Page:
SLCE Information Center added in White Hall


Thomas Caputo

SLCE Information Center

Lee Bingay, Staff Writer

As the spring semester is now in full swing, Utica College’s SLCE office now offers a new information station where students are able to ask questions regarding classroom locations, upcoming events on campus and more. 

The new information station has opened up in White Hall as part of the SLCE Office’s goal in assisting the Utica College community in finding the answers to questions they may have, directions to locations they may be looking for and a way to bring back human interaction on campus.

Director of Student Engagement Lauryn Moore said she is excited that this new feature is now available on campus.

“Our hope is to use the semester to find the right locations to nail down an effective training program, compile questions students are asking and then have the info station up and running for the new students that are first navigating their way around Utica’s campus,” Moore said. “There will be a friendly face always around to help you find your way.” 

Moore also said they are equipping all the students working at the information station to have “frequently asked questions” (FAQs), so these workers are able answer questions quickly and correctly. They are also equipped with the most recent information on events and important dates on campus.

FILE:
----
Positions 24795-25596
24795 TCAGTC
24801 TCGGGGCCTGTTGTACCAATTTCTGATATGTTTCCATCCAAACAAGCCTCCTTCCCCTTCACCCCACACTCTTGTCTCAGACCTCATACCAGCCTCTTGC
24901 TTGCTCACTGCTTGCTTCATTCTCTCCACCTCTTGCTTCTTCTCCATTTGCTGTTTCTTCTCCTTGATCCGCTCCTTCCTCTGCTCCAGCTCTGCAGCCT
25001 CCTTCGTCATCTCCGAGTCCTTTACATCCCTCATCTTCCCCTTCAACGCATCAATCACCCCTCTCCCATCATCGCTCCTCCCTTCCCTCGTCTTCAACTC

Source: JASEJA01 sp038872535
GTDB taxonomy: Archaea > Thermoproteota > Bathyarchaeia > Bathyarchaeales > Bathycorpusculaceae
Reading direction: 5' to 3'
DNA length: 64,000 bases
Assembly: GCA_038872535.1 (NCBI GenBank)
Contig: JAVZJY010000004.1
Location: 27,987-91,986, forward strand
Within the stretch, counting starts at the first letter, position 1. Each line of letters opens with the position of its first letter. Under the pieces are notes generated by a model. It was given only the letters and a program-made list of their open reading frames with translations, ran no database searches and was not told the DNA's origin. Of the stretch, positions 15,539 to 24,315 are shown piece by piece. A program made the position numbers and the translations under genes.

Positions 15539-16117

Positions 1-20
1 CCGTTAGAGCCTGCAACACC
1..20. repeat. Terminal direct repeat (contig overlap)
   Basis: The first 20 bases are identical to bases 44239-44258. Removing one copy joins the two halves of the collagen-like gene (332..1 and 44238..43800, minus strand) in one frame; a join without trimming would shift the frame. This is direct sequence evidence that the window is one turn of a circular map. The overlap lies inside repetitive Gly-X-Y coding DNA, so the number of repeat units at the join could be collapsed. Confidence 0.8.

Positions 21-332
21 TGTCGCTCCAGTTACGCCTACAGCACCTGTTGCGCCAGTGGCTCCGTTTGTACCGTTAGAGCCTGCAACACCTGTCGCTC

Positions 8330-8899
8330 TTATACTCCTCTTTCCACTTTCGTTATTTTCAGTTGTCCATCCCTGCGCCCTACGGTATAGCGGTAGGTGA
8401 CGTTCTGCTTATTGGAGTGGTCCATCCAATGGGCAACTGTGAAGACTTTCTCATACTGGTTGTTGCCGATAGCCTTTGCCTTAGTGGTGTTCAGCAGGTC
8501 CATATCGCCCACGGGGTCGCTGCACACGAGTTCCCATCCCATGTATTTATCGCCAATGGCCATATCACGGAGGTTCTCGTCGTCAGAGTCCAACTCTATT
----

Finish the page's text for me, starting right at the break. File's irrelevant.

SLCE decided on White Hall’s location because a lot of foot traffic goes through and it is easy to direct students to the academic classrooms, offices, departments or even to go grab a cup of coffee.

The SLCE office has plans in the works for opening up a second location with added services in the future, but the location has yet to be determined.

Tim Hogan, one of the student workers in the SLCE office, said this started because of the volume of questions the office receives from students walking to class every day. By opening up the information station in White Hall and having students readily available, they felt that there would be less pressure for students to ask for help from one of their peers, rather than someone who may be older working in the office and possibly feeling embarrassed to have to ask for help from another adult.